Om den goda badplatsen : beskrivning och analys över fem skånska badplatsers historia, nyttjande och gestaltning i kontexten av badkulturens allmänna utveckling i Skåne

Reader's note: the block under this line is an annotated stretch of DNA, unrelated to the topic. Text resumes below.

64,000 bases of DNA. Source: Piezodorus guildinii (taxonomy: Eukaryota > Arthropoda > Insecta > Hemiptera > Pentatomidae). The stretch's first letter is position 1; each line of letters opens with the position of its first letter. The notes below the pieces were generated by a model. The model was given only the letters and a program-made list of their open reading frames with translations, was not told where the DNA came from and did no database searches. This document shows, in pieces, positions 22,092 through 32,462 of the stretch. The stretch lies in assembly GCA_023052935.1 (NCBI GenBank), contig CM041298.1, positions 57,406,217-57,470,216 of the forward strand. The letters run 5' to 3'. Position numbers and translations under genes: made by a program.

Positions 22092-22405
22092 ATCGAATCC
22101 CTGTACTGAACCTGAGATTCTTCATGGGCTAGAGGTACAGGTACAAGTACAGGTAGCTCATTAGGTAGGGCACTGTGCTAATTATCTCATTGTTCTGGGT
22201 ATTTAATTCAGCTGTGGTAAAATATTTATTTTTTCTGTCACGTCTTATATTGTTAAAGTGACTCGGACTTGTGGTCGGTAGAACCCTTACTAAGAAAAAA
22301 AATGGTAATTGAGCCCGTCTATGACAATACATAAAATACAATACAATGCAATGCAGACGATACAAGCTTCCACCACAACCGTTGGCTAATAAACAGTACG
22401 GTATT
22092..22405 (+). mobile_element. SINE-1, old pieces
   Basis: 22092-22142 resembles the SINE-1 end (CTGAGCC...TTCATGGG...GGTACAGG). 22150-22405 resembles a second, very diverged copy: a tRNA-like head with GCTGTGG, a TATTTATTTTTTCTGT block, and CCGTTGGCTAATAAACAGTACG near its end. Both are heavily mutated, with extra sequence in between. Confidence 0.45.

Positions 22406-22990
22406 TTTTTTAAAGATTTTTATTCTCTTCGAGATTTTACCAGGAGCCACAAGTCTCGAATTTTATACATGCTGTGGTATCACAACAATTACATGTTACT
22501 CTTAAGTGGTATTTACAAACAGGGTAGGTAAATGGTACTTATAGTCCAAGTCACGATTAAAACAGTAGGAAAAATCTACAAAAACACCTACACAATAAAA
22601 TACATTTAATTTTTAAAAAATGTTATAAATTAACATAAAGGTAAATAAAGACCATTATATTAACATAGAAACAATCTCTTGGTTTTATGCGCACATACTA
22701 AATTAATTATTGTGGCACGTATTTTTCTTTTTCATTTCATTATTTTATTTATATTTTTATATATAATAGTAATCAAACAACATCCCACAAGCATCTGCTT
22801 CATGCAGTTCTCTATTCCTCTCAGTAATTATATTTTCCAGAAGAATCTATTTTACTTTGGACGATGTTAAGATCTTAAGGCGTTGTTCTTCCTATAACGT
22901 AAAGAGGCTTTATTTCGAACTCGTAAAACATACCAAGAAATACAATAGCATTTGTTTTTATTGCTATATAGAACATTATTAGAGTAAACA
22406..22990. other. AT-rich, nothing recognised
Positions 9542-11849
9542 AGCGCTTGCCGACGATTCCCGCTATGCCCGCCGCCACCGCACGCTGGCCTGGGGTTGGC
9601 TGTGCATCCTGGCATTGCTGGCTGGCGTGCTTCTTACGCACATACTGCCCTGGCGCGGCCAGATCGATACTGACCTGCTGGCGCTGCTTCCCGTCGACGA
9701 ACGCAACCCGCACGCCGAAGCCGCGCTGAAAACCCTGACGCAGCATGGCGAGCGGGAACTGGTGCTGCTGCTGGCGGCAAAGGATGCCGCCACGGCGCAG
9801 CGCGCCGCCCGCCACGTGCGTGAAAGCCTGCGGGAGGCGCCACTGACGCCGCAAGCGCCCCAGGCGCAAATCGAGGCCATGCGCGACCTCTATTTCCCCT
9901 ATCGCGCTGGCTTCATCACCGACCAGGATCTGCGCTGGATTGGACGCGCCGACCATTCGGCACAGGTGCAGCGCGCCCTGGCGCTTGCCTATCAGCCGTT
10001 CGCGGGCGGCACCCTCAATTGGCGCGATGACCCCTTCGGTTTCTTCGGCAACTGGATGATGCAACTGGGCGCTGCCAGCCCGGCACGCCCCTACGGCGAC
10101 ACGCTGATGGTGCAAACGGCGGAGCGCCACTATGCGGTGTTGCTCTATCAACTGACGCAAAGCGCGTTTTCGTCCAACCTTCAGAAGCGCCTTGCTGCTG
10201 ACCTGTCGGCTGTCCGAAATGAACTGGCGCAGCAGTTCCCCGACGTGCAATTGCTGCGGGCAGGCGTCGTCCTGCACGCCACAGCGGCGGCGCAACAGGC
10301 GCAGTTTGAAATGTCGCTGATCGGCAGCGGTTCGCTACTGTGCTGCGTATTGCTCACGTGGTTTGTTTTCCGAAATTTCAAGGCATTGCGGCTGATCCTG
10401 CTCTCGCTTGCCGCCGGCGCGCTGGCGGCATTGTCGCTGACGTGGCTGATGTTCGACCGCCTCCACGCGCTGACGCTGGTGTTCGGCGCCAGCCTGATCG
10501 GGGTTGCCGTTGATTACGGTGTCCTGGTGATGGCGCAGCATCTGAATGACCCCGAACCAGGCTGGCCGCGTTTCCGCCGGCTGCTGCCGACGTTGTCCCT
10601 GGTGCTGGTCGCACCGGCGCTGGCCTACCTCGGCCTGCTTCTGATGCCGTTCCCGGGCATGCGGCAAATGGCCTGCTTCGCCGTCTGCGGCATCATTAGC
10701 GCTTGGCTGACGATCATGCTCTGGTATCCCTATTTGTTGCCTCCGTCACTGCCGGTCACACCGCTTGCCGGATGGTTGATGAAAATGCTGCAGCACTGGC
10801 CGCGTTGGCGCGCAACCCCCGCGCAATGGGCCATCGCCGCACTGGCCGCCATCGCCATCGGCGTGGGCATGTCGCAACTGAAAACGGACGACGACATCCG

Sammanfattning: The European history of bath has its roots in the Greek culture about 2500 years ago. In every Greek town was situated at least one center of culture, a gymnasium, that contained bath establishements, areas for physical training, restaurants, librarys and readingrooms. Already 400 B.C. Hippokrates, founder of the art of healing, spoke for the waters important qualities in medical treatements. After the Greeks the Romans overtook and maintained the polished manners of bathing, and thanks to them the culture spread to the north of Europe. During the middleages the art of swimming was well respected among soldiers and knights, and was frequently practised in tournament games and competitions. At the same time the bathhouses were developed in the towns of Europe. They seemed more like public social clubs with food, discussions and performances than the swimminghouses of todays society. During the 1700th and 1800th century a new cult of water developed on the Continent in form of wellwater drinking. The culture had soon reached Sweden which around 1770 had about 350 different health resorts. In the 1900th century the wellwater culture gradually switched over to the seaside bathing resorts, foremost in the regions Bohuslän and Halland. Around 1900 the bathing life changed its character and moved to Skåne. New ideals with light, air and free beaches was the foundation in this new kind of bathing. Shared bathing places for men and women started to be accepted among the people. With the workers vacations in the early 1930th the bating became democratic and the multiturism to the coasts of Skåne began. During the 1950th-60th the introduction of the cars presented new possibilities for transportation and brought even further changes to the new form of free touristlife. Mölle was in the first years of the 2000th century known as a meetingplace for the jetset of northern Europe. At the shared bathingplace in Ransvik the royal photographer Peter P. Lundh perpetuated the happy swimmers in striped bathing suites made out of cotton, what made Mölle equalized with `the nest of sin`. Falsterbo was for many years spoken of for its beautiful beaches and huge sandhills. With the opening of `the countries most fashionable seaside hotel`, Falsterbohus, an intensive life of pleasure appeared for the cream of society of Sweden and foreign celebrities during a period of 60 years between 1908 and 1968. Ystad was since the middle of the 1800th century a wellknown health resort with Surbrunnen in the northeast corner of the town as its foremost attraction. At the opening of Saltsjöbaden in 1897 the social life was transferred to the beach as the same time as Sandskogen became the towns new recreation area. Vitemölla is one of many pearls of Österlen that during the last decades of the 1900th century was discovered by artists and writers. The seaside hotel of Vitemölla from 1913 became a popular meetingplace for summertourists and locals with many cheerful dance evenings. Åhus was the Hanseatic town that was deprived of its town charters when Kristianstad was built, but experienced a renaissance during the last decades of the 1900th century due to a new railway with summertraines to the beach in Täppet. Thousands of tourists occupied the bathing place which today constitutes one of the most frequently visited beaches of eastern Skåne. On these background basis I have examined the true nature of The good bathing place, and come to a conclusion that there are a few common denominators for all kinds of bathingplaces through the centuries, like a protected bay, good groundings and some kind of bridge construction.
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